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A comparison of processing techniques for producing prototype injection moulding inserts.


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This project involves the investigation of processing techniques for producing low cost moulding inserts used in the particulate injection moulding (PIM) process. Prototype moulds were made from both additive and subtractive processes as well as a combination of the two. The general motivation for this was to reduce the entry cost of users when considering PIM. PIM cavity inserts were first made by conventional machining from a polymer block using the pocket NC desktop mill. PIM cavity inserts were also made by fused filament deposition modelling using the Tiertime UP plus 3D printer. The injection moulding trials manifested in surface finish and part removal defects. The feedstock was a titanium metal blend which is brittle in comparison to commodity polymers. That in combination with the meso-scale features, small cross sections and complex geometries were considered the main problems. For both processing methods fixes were identified and made to test the theory. These consisted of a blended approach that saw a combination of both the additive and subtractive processes being used. The parts produced from the three processing methods are investigated and their respective merits and issues are discussed.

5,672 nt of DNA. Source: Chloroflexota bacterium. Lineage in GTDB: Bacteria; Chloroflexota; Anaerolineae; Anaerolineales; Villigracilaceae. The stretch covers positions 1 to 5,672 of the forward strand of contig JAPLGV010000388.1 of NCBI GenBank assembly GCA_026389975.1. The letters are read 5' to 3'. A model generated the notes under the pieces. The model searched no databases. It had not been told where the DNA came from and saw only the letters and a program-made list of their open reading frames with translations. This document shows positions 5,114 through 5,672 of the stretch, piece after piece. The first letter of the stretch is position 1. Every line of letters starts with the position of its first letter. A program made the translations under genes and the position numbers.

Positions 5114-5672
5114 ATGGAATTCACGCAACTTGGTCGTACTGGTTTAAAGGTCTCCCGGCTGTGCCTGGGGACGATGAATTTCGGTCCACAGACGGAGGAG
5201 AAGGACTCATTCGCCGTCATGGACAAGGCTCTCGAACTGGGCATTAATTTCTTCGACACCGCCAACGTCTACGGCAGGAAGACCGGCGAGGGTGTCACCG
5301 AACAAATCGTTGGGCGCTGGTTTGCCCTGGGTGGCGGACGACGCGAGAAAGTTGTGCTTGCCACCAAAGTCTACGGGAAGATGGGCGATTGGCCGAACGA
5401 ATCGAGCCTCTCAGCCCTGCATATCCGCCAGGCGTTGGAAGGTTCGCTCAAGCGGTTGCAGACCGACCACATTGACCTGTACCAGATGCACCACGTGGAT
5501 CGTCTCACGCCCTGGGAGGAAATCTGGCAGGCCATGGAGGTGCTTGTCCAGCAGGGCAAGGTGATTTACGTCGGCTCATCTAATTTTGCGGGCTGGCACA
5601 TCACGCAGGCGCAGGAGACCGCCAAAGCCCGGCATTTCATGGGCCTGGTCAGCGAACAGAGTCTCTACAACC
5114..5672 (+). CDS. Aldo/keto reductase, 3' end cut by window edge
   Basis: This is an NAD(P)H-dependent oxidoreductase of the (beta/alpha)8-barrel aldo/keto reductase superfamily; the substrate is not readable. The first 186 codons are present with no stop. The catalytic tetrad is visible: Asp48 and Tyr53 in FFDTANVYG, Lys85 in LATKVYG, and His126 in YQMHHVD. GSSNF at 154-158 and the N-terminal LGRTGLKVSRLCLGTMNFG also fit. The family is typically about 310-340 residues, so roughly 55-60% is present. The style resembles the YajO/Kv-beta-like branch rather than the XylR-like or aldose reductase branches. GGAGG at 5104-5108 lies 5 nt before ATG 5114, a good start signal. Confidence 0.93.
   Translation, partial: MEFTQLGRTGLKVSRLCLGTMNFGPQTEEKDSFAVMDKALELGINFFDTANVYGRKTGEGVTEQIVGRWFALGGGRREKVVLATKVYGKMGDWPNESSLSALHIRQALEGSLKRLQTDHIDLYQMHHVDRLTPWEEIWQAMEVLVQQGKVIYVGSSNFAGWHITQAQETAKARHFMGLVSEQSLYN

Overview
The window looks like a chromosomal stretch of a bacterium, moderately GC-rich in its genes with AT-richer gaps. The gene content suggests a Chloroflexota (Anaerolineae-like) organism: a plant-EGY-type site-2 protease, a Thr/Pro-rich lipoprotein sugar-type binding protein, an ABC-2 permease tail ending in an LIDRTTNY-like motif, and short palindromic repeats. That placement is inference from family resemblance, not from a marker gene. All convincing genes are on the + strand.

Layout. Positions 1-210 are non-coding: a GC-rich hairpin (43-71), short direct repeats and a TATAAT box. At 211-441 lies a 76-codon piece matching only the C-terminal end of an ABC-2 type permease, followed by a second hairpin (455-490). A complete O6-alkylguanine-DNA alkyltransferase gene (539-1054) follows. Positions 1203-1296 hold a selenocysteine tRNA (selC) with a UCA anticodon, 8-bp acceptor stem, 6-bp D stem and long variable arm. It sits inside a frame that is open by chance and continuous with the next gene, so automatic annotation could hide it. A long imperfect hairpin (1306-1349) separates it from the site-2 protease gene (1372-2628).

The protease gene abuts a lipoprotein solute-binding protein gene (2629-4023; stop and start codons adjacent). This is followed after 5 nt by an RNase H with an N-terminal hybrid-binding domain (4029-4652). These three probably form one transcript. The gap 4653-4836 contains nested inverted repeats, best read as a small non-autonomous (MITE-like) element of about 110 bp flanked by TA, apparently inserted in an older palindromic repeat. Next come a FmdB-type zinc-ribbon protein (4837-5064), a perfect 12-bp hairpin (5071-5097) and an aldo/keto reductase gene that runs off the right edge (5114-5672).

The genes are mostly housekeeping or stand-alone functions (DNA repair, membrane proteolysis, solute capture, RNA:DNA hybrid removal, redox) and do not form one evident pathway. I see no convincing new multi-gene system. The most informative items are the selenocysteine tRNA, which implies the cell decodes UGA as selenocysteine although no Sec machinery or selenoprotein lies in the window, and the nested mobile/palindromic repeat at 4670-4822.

Item Type: Paper presented at a conference, workshop or other event, and published in the proceedings
Uncontrolled Keywords: processing techniques, moulding inserts, PIM, Engineering
Subjects: T Technology > T Technology (General)
Divisions: Schools > Centre for Engineering and Industrial Design
Depositing User: Hong Zhou
Date Deposited: 08 Jul 2020 21:00
Last Modified: 21 Jul 2023 08:52

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